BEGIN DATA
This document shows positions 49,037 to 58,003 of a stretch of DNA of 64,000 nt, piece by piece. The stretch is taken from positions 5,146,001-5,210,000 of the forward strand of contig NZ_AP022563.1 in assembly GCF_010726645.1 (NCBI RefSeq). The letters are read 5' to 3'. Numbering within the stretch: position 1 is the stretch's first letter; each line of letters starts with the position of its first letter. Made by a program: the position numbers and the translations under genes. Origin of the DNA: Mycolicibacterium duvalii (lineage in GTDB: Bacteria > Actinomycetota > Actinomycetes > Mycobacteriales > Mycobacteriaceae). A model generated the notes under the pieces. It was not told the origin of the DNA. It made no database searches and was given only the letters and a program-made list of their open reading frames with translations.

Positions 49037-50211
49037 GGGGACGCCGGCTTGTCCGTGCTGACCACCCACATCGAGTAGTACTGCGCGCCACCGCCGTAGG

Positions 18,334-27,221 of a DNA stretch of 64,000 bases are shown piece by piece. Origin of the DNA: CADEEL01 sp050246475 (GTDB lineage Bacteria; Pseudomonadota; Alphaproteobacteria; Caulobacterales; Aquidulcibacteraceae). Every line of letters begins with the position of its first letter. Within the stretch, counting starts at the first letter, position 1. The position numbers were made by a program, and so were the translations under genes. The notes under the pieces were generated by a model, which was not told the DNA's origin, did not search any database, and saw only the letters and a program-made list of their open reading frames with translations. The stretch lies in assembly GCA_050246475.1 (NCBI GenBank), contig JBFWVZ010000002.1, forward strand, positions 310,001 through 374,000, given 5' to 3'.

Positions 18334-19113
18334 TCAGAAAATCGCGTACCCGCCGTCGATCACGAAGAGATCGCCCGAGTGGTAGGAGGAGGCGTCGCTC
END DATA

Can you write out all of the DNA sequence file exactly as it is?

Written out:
This document shows positions 49,037 to 58,003 of a stretch of DNA of 64,000 nt, piece by piece. The stretch is taken from positions 5,146,001-5,210,000 of the forward strand of contig NZ_AP022563.1 in assembly GCF_010726645.1 (NCBI RefSeq). The letters are read 5' to 3'. Numbering within the stretch: position 1 is the stretch's first letter; each line of letters starts with the position of its first letter. Made by a program: the position numbers and the translations under genes. Origin of the DNA: Mycolicibacterium duvalii (lineage in GTDB: Bacteria > Actinomycetota > Actinomycetes > Mycobacteriales > Mycobacteriaceae). A model generated the notes under the pieces. It was not told the origin of the DNA. It made no database searches and was given only the letters and a program-made list of their open reading frames with translations.

Positions 49037-50211
49037 GGGGACGCCGGCTTGTCCGTGCTGACCACCCACATCGAGTAGTACTGCGCGCCACCGCCGTAGG

Positions 18,334-27,221 of a DNA stretch of 64,000 bases are shown piece by piece. Origin of the DNA: CADEEL01 sp050246475 (GTDB lineage Bacteria; Pseudomonadota; Alphaproteobacteria; Caulobacterales; Aquidulcibacteraceae). Every line of letters begins with the position of its first letter. Within the stretch, counting starts at the first letter, position 1. The position numbers were made by a program, and so were the translations under genes. The notes under the pieces were generated by a model, which was not told the DNA's origin, did not search any database, and saw only the letters and a program-made list of their open reading frames with translations. The stretch lies in assembly GCA_050246475.1 (NCBI GenBank), contig JBFWVZ010000002.1, forward strand, positions 310,001 through 374,000, given 5' to 3'.

Positions 18334-19113
18334 TCAGAAAATCGCGTACCCGCCGTCGATCACGAAGAGATCGCCCGAGTGGTAGGAGGAGGCGTCGCTC